I recently came across a Medscape Medical News item from July 2020 about a medical student’s complaint, on Twitter, about an inappropriate description of Cushing disease in a popular textbook, Dr Pestana’s Surgery Notes, printed in 2020. According to the textbook, the effect of the disease was to turn a “lovely young woman” into a “monster.” If she did not have Cushing disease, then she was just a “fat hairy lady.” The textbook’s publisher apologized for the sexist description of this patient and pledged to correct future editions of the book.
I thought, well done, observant student! Then the topic of Cushing disease took me back 66 years to my fourth year of medical school. My professor of neurology very respectfully introduced my small clinical group to a 40-year-old woman with a symptom complex of weight gain, distorted facial features, hirsutism, fatty tissue deposits between the shoulders, and thinning and fragile skin. The patient had Cushing disease.
I remember the professor explaining that a similar symptom complex was first mentioned by Dr William Osler in 1898, but at that time the condition was not understood. The concept of “hormones” was just emerging and Osler thought his patient suffered from myxedema, then a popular term for those with what today we call hypothyroidism. It was Dr Harvey Cushing who eventually discovered that patients experiencing similar symptomology would have either a pituitary tumor or an adrenal gland tumor on autopsy.
I have not thought of Cushing disease since that clinical session ages ago, but with my memory now stirred, I wanted to know more about the disease, Dr Cushing’s work, and his possible connection to Dr Osler. I looked up the specifics of Cushing disease and Cushing syndrome and was fascinated to learn that William Osler (1849–1919) was a mentor of Harvey Williams Cushing (1869–1939) when they worked at the Johns Hopkins Hospital between 1896 and 1912.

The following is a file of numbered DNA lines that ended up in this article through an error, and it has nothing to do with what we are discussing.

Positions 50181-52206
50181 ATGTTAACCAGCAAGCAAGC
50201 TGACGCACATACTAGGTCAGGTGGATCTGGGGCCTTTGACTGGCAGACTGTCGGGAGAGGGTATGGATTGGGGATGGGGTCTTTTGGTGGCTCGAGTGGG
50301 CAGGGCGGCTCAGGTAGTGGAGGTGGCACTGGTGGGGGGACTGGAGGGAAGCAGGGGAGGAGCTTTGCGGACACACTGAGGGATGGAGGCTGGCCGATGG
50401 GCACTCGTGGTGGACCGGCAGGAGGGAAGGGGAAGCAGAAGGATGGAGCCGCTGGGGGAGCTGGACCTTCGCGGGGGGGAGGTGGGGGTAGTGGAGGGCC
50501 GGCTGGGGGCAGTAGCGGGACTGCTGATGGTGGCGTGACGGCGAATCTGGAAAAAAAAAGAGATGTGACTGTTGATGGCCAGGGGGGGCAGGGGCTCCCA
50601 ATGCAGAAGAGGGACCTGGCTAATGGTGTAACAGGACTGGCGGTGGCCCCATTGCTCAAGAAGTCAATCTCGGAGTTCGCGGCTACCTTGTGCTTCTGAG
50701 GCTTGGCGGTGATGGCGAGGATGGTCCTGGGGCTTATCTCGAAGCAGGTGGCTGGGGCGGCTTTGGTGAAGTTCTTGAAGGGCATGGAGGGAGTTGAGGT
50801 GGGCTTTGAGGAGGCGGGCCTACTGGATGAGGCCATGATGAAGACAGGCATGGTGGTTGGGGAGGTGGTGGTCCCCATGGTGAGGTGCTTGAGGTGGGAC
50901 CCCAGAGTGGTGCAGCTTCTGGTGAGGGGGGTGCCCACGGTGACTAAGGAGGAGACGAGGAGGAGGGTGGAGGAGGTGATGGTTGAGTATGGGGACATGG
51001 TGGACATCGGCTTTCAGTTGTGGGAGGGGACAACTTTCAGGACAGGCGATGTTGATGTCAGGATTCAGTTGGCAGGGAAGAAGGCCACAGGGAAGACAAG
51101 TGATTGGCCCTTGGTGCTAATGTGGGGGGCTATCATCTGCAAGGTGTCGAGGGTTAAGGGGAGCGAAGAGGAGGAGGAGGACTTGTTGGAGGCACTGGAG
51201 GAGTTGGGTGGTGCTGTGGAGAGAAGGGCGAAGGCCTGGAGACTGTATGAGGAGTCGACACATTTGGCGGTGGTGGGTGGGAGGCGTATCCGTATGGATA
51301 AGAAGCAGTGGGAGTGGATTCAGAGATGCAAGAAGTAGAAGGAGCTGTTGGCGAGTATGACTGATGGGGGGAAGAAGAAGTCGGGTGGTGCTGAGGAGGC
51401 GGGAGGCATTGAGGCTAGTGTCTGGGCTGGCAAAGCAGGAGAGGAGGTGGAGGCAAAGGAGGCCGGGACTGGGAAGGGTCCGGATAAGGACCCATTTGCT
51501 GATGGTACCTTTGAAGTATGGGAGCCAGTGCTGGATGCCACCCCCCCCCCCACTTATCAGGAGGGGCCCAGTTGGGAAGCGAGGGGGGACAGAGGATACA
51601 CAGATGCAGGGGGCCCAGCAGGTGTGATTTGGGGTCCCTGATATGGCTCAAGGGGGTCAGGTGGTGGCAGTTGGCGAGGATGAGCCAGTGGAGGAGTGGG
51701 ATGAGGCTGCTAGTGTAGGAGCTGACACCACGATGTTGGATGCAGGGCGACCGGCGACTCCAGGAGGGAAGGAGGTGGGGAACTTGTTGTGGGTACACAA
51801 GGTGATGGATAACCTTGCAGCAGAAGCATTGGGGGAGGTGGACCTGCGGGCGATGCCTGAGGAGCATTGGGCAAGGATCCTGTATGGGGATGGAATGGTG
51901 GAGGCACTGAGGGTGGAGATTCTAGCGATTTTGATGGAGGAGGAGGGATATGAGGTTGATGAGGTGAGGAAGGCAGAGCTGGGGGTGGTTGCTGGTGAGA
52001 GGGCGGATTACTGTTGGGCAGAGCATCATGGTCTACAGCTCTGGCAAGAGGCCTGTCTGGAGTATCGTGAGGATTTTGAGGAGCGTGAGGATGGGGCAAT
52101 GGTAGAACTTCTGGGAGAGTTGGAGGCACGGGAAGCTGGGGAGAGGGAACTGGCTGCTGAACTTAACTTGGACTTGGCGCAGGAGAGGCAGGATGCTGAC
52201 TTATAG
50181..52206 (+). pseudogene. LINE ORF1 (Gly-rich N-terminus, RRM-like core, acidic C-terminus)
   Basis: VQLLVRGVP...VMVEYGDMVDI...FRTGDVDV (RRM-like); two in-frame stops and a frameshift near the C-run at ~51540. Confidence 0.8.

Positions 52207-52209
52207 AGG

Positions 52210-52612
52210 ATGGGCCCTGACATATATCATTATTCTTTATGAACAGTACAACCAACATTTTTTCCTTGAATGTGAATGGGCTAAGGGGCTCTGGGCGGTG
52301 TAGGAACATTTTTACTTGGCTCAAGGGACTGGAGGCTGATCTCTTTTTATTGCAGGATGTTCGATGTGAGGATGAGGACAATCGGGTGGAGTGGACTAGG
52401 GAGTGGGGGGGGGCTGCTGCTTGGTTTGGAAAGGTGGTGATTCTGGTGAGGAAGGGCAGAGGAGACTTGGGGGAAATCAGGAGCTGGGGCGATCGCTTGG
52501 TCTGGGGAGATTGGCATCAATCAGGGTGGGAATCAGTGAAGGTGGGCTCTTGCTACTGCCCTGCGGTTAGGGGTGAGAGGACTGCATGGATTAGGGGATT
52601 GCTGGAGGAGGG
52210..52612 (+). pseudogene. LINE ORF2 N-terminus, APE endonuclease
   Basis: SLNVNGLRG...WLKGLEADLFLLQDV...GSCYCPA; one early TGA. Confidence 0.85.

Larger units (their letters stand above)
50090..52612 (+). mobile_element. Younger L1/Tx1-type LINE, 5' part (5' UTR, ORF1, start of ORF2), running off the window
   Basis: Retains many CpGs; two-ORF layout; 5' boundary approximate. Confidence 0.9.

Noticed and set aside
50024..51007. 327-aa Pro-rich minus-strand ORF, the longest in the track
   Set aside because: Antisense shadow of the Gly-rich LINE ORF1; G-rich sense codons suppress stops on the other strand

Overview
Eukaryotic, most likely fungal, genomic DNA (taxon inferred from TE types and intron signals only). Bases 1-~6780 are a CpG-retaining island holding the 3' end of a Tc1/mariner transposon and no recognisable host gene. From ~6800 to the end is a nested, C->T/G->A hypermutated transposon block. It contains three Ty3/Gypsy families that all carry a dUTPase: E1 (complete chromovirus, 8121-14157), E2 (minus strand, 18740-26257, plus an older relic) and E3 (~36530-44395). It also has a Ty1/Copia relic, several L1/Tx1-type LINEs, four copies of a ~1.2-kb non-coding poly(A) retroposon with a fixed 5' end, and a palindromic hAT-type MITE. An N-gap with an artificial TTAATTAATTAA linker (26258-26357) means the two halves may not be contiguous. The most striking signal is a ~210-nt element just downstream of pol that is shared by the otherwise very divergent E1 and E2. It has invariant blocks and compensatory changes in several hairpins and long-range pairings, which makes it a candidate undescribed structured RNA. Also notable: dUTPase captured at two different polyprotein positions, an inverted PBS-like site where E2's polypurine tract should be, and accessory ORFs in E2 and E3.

Osler’s interest in neurosciences dated back to 1884 when he studied the brain of a seal. He was in close association with clinical neurologists of the time. At Johns Hopkins Hospital he conducted close to 1000 human autopsies with a focus on localization of brain function. Around the same time, Cushing studied general surgery at Johns Hopkins Hospital with William Stewart Halstead (1852–1927), a famous surgeon who insisted on using new aseptic operating room techniques and championed emerging anesthetic procedures. Neurosurgery in those days was a discouraging field, and Halsted thought Cushing should not move in that direction. But Cushing energetically advanced operative techniques that significantly reduced death rates linked with brain surgery. He became an expert in the diagnosis and treatment of intracranial tumors, including pituitary tumors, which eventually led him to identify the etiology of what today we call Cushing disease.
A deep friendship developed between Osler and Cushing, even though they were of different temperaments. Osler was a great educator, a humanist, and had what descriptions suggest was a joyful way of life. His emphasis on crucial appraisal of research evidence and focus on the patient was the forerunner of our current evidence-based medicine. He was also critical in a friendly way about Cushing’s occasional rudeness with students and members of the staff (though patients thought of Cushing as a very humane physician).
Cushing’s health declined in the last 20 years of his life. He had circulatory problems in his legs related to his heavy smoking habit. He was ill with the flu during the 1918–1919 pandemic and later developed symptoms of Guillain-Barré syndrome, which interfered with his finger movements during his surgical work. In 1925 he produced Osler’s biography, which was honored with a Pulitzer Prize. His extraordinarily productive medical life came to an end in 1939. He died of an acute myocardial infarction.
I wish we had a time machine to meet these two giants of medicine.
—George Szasz, CM, MD
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Bliss M. William Osler: A life in medicine. New York: Oxford University Press. 1999.
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da Mota Gomes M. William Osler and Harvey Williams Cushing: Friendship around neurosurgery. Ann Indian Acad Neurol 2019;22:384-388.
Mock J. Sexist description in surgical textbook highlights bias in medicine, physicians say. Medscape Medical News. 1 July 2020. Accessed 28 March 2022. www.medscape.com/viewarticle/933264.
This post has not been peer reviewed by the BCMJ Editorial Board.
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